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UK power market ripe for more mergers after SSE deal

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11/08/2017 | 05:44pm CET
An SSE company logo is seen on signage outside the Pitlochry Dam hydro electric power station in Pitlochry

A deal to merge the British retail power businesses owned by SSE (>> Scottish and Southern Energy) and Germany's Innogy (>> Innogy SE) could pave the way for more industry consolidation as pressures mount on the big suppliers in an increasingly crowded market.

A deal to merge the British retail power businesses owned by SSE (>> Scottish and Southern Energy) and Germany's Innogy (>> Innogy SE) could pave the way for more industry consolidation as pressures mount on the big suppliers in an increasingly crowded market.

SSE and Innogy said on Wednesday they planned to join forces in Britain to create a company with $14 billion (£10.7 billion) in sales, which would reduce the country's "Big Six" energy providers to five if the deal is approved by competition authorities.

The new company would be the second largest player in Britain's retail power market with a 23 percent market share, behind Centrica's (>> Centrica) British Gas which has 27 percent.

Analysts and banking sources say more deals could follow as the long-standing market leaders wrestle with new rivals, low wholesale energy prices, a surge in renewable energy production and the prospect of a government cap on prices.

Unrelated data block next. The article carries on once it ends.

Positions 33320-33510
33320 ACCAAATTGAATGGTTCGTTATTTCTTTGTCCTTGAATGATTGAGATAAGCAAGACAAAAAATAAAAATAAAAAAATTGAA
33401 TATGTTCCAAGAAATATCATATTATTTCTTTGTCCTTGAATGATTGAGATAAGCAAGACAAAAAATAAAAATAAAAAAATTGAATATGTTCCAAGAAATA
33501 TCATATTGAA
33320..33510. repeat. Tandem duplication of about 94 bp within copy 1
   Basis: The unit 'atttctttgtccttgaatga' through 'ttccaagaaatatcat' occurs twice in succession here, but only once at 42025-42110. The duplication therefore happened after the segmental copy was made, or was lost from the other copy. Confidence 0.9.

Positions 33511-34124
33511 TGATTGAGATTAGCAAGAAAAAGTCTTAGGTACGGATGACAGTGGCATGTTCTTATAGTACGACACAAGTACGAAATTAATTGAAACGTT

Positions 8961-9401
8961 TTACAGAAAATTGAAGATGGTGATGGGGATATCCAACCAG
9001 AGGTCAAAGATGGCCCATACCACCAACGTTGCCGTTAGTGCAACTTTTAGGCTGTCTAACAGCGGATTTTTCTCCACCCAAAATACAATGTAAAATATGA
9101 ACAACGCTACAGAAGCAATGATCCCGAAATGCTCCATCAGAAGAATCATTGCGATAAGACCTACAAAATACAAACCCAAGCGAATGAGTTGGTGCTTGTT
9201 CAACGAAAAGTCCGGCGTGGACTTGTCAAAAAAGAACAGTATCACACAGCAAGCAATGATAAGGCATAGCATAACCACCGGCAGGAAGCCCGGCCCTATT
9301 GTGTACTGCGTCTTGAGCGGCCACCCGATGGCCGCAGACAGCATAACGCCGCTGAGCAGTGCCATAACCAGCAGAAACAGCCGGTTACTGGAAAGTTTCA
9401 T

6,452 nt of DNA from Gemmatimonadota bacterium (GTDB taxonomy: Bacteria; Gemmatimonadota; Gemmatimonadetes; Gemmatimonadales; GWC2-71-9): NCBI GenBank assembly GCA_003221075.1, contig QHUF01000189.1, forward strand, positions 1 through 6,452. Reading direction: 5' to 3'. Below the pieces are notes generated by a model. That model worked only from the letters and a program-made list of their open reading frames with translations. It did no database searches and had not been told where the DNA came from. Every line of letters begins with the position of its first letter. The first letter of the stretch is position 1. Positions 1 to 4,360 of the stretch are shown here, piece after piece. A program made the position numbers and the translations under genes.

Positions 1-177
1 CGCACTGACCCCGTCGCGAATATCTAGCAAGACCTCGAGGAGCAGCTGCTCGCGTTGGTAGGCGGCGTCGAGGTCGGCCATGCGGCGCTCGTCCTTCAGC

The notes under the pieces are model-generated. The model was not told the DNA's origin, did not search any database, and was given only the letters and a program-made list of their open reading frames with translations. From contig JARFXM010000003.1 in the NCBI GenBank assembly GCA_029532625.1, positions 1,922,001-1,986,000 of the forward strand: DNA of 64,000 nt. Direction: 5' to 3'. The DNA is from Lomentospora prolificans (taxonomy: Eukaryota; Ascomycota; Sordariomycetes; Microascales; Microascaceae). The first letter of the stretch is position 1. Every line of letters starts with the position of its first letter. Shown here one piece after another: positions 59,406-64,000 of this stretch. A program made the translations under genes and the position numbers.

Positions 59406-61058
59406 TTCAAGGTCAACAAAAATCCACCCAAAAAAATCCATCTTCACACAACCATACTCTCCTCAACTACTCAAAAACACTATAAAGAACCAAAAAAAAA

"The big six are losing customers at a record pace to smaller suppliers. They also face a hit from price caps. Consolidation has its appeal in this kind of environment, just look at the gambling industry's raft of deals," Neil Wilson, senior market analyst at ETX Capital, said. The so-called Big Six energy companies - British Gas, SSE, Iberdrola's (>> Iberdrola) Scottish Power, Innogy's npower, E.ON (>> E.ON) and EDF Energy (>> Electricité de France) - emerged from a series of privatisations, mergers and break-ups in the 1990s and 2000s.

"There is maybe room to be going down to four from five but certainly not beyond," a senior banking source said.

"The others may consider as an alternative to create their own brand, or they could consider listing their retail business and have it combined with a smaller company like Telecom Plus (>> Telecom plus PLC) or other smaller disruptor players to avoid the regulatory challenge that comes with consolidation," the banking source said.

Centrica and EDF Energy declined to comment. E.ON's Chief Financial Officer Marc Spieker said the company was strong enough to compete on its own in Britain and was not currently examining strategic options for the business.

Scottish Power did not immediately respond to requests for comment.


Europe's biggest power firms badly need to merge, bankers say. The 12 biggest have written off more than 100 billion euros ($116 billion) of assets since 2010 by shutting or mothballing loss-making coal and gas plants, Jefferies investment bank said.